A team of Georgia Southern students received first place for the 2017 Student Challenge, a business case competition for National Retail Federation (NRF) Student Association members to demonstrate their creativity and business acumen to retail executives, sponsored by KPMG. The finalists attended the NRF Foundation GALA in New York City, where the top team was announced Jan. 15.
Jeffrey Licciardello, senior public relations major with a marketing minor, Kelsey Wertz, senior marketing and logistics major, William (Keller) Campbell, junior marketing and logistics major, and Alexis Montaño, junior marketing major with a management minor, worked together on the competition to create a 20-page pitch presentation, a mock website and a 90-second pitch video to convince STORY CEO and Founder, Rachel Shechtman, to bring their story to life through one of these themes: Travel, Sensory or Made in America. The proposal was created to provide an experience for the customer through selected merchandise, marketing approach, social media campaigns and curated events.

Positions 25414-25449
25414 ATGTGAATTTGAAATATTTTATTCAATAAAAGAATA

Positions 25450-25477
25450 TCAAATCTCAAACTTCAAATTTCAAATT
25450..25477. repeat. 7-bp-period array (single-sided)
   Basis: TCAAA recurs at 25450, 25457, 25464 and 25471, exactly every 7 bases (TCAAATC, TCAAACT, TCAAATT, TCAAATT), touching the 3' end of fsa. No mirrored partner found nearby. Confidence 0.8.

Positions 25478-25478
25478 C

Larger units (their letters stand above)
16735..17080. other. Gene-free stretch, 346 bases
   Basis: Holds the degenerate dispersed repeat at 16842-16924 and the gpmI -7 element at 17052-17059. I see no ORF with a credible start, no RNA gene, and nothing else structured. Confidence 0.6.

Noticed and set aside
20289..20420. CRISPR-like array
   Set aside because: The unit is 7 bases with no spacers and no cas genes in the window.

Kathleen Gruben, Ph.D., faculty advisor to the team, associate professor of marketing and director of the Center for Retail Studies at Georgia Southern, worked with the students every step of the way, including accompanying them to the GALA.
“The team of four was a dream team,” said Gruben. “They met every two weeks from the first week in May to the first week of classes. Then they worked together twice a week until the original submission. Throughout the process, the team took all criticism as positive and adapted accordingly. They addressed every minute criticism the judges gave. They were bound and determined they would win.”